Seth MacFarlane can do everything but grow up. The comic mind behind FOX's animated juggernaut Family Guy, along with American Dad! and The Cleveland Show, MacFarlane can draw, write and voice-act a galaxy cartoon voices. He hosted the Oscars in 2013. He sings, with one album of big-band standards already out and another on the way. He's a massively successful producer, too, most recently for the Cosmos reboot. Lately, MacFarlane has even ventured into feature films. His first effort was 2012's Ted, which he wrote, directed and co-starred in, voice-acting as a teddy bear come to life. That film became the highest-grossing R-rated comedy of all time, surpassing The Hangover.
MacFarlane also wrote, directed, produced and stars in the new film, A Million Ways to Die in the West, which opens today. This time, though, he's the lead, not hiding that broad smile behind an animated bear. MacFarlane plays an inept sheepherder named Albert who gets over his girlfriend (Amanda Seyfried) with the help of a mysterious, beautiful stranger (Charlize Theron). A comic western, A Million Ways is worth watching for its metric ton of laughs. Yet, it's ultimately dispiriting because virtually all those laughs come from empty calories. Therein lies what makes MacFarlane such a frustrating genius. He has the talent and drive to become one of Hollywood's great comic auteurs, but his narcissism and perpetual adolescence keeps him from doing so.
For a precedent, look to Mel Brooks. Like MacFarlane, Brooks mixes transgressive lowbrow humor with occasional bursts of social satire. Like MacFarlane, Brooks wrote for TV early in his career and his voice was also famous before his face—see the 2000 Old Man. The two even share a fondness for spoofing Broadway. A Million Ways, filled with fart jokes and sight gags, overtly pays thematic homage to Brooks' seminal Blazing Saddles. The plot, though, is closer to Bob Hope's The Paleface and Don Knotts' The Shakiest Gun in the West—fish-out-of-water stories where nebbish greenhorns confront the hazardous frontier.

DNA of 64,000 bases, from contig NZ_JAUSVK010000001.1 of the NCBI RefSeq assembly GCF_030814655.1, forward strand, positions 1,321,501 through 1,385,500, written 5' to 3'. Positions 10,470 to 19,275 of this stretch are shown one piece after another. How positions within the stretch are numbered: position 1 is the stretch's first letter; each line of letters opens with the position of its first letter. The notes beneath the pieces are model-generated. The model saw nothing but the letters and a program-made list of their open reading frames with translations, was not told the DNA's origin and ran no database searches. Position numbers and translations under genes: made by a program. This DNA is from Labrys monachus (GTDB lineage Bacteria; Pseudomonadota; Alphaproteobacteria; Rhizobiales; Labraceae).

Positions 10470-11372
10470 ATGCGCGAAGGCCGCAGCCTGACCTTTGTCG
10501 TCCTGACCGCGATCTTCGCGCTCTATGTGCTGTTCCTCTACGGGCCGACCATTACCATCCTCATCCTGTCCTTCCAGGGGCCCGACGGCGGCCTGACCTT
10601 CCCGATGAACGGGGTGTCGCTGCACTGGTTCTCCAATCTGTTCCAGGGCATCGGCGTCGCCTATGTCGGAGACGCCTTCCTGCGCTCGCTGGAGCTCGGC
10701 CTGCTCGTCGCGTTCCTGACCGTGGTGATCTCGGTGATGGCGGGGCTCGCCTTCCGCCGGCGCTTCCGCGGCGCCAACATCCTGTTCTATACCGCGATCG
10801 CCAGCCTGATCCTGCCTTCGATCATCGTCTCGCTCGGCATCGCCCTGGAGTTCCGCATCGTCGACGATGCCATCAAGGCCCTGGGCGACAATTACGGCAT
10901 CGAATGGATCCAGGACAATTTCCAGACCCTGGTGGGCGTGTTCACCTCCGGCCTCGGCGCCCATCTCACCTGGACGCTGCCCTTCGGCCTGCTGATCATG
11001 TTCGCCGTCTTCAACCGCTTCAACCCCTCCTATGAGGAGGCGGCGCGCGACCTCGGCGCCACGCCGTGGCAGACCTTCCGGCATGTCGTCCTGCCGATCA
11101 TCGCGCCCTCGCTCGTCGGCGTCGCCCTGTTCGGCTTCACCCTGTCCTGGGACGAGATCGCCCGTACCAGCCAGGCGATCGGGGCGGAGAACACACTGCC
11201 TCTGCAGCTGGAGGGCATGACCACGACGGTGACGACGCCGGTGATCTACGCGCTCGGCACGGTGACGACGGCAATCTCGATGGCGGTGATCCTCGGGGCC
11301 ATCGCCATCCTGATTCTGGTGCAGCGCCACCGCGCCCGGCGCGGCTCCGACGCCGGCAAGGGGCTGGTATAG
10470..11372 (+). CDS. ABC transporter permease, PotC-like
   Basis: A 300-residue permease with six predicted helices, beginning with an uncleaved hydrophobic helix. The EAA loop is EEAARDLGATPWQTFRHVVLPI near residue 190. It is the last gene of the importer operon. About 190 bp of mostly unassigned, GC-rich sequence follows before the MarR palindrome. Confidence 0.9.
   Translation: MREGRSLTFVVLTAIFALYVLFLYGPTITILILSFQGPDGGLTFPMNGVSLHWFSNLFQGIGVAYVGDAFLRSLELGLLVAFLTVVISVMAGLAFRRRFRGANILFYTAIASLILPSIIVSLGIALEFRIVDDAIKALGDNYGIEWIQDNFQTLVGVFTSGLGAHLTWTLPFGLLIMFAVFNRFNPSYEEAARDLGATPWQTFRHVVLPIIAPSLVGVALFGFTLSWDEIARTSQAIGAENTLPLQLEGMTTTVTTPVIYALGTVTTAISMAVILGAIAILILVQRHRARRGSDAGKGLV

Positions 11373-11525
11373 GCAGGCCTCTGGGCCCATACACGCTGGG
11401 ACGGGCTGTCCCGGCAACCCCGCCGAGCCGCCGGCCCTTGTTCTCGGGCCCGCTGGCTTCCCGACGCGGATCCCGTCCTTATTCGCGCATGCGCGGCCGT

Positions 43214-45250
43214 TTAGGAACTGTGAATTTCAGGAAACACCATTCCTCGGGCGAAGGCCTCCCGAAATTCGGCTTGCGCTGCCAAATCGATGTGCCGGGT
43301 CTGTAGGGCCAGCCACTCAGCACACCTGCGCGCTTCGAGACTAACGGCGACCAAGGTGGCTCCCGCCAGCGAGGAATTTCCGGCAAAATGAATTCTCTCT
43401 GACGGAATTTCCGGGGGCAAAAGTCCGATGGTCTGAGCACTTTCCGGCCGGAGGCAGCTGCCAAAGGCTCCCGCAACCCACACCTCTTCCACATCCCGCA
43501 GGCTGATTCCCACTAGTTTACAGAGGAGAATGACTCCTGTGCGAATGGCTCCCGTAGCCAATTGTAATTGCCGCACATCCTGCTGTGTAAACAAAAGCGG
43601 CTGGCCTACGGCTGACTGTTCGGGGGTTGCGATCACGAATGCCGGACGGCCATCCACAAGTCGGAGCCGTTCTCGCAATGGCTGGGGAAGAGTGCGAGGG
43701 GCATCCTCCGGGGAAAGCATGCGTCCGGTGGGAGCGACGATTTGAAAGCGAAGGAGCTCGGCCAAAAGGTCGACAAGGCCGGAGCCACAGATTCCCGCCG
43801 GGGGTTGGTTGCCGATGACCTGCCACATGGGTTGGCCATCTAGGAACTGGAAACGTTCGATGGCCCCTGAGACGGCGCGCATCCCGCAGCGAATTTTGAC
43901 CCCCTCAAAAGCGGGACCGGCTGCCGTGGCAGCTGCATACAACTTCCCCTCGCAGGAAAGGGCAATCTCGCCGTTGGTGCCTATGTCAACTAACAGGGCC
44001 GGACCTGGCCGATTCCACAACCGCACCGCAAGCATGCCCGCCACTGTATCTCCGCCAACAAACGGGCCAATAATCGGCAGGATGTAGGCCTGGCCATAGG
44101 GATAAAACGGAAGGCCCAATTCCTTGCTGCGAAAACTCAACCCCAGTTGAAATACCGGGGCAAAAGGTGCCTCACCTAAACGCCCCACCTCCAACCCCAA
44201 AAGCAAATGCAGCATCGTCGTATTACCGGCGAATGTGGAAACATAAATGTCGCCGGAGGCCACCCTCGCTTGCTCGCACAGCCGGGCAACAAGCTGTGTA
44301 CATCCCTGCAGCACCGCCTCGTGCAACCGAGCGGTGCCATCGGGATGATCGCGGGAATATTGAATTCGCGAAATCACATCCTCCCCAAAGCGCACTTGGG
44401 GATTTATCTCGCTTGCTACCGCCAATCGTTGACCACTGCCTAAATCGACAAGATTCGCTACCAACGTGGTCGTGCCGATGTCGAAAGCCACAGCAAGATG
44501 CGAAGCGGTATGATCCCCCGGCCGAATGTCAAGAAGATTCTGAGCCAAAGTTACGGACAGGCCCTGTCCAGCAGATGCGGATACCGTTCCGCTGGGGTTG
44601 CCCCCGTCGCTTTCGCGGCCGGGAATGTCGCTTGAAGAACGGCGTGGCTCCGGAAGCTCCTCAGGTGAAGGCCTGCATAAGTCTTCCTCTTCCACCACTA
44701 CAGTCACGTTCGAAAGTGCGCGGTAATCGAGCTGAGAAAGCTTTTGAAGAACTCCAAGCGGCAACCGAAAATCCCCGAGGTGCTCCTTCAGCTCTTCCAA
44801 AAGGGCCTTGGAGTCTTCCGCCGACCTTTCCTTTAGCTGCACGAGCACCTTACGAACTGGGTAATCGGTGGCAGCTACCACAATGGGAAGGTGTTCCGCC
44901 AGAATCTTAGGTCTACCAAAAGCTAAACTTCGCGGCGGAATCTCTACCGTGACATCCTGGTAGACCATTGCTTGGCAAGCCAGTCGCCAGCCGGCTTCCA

Million Ways certainly looks and sounds like a big budget western—replete with expansive, John Fordian cinematography savoring the iconic Monument Valley sunsets and a sweeping score by Joel McNeely. The lighting is excellent. The western town of Old Stump looks beautifully forlorn. The editing, desperately important in a comedy so reliant on sight gags, never falters. The cast around MacFarlane is uniformly excellent. Giovanni Ribisi and Sarah Silverman are affably bizarre as lovers. Neil Patrick Harris is a gem, of course. His character is an Old West Barney Stinson—even winking at the audience by using a trademarked Barney catch phrase. Christopher Lloyd spends about three seconds on screen, yet gets the film's biggest laugh. There is even some genuinely insightful humor—like a joke about kids playing with hoops and sticks that mocks our modern anxiety about children warped through technology.
But the fresh moments are buried in an avalanche of shit jokes, violent slapstick and the hackneyed use of profanity as a punchline. When the gags do pause, we are left with an utterly perfunctory love story starring a not-terribly-compelling actor whose climatic revelations have all the profundity of an Upworthy listicle. That what's so frustrating about MacFarlane. Here is this enormously inventive, trenchant and witty man who consistently panders with, slaptick, backstage cultural references and scatological humor at the expense of story and character; a penchant notoriously lambasted by the "Cartoon Wars" episodes of South Park.